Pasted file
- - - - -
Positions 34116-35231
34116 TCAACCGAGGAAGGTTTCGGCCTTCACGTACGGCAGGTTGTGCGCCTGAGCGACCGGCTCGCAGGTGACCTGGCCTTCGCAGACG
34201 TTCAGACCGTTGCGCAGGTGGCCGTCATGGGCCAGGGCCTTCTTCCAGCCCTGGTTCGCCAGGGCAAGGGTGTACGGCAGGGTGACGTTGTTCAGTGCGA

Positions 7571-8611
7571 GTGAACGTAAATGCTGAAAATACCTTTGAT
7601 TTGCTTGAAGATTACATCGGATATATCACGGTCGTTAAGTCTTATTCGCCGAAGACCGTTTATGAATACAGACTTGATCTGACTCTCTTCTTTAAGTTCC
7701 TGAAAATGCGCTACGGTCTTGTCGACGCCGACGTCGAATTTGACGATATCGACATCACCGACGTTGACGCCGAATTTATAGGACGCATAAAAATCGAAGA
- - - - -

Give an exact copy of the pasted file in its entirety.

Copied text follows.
Positions 34116-35231
34116 TCAACCGAGGAAGGTTTCGGCCTTCACGTACGGCAGGTTGTGCGCCTGAGCGACCGGCTCGCAGGTGACCTGGCCTTCGCAGACG
34201 TTCAGACCGTTGCGCAGGTGGCCGTCATGGGCCAGGGCCTTCTTCCAGCCCTGGTTCGCCAGGGCAAGGGTGTACGGCAGGGTGACGTTGTTCAGTGCGA

Positions 7571-8611
7571 GTGAACGTAAATGCTGAAAATACCTTTGAT
7601 TTGCTTGAAGATTACATCGGATATATCACGGTCGTTAAGTCTTATTCGCCGAAGACCGTTTATGAATACAGACTTGATCTGACTCTCTTCTTTAAGTTCC
7701 TGAAAATGCGCTACGGTCTTGTCGACGCCGACGTCGAATTTGACGATATCGACATCACCGACGTTGACGCCGAATTTATAGGACGCATAAAAATCGAAGA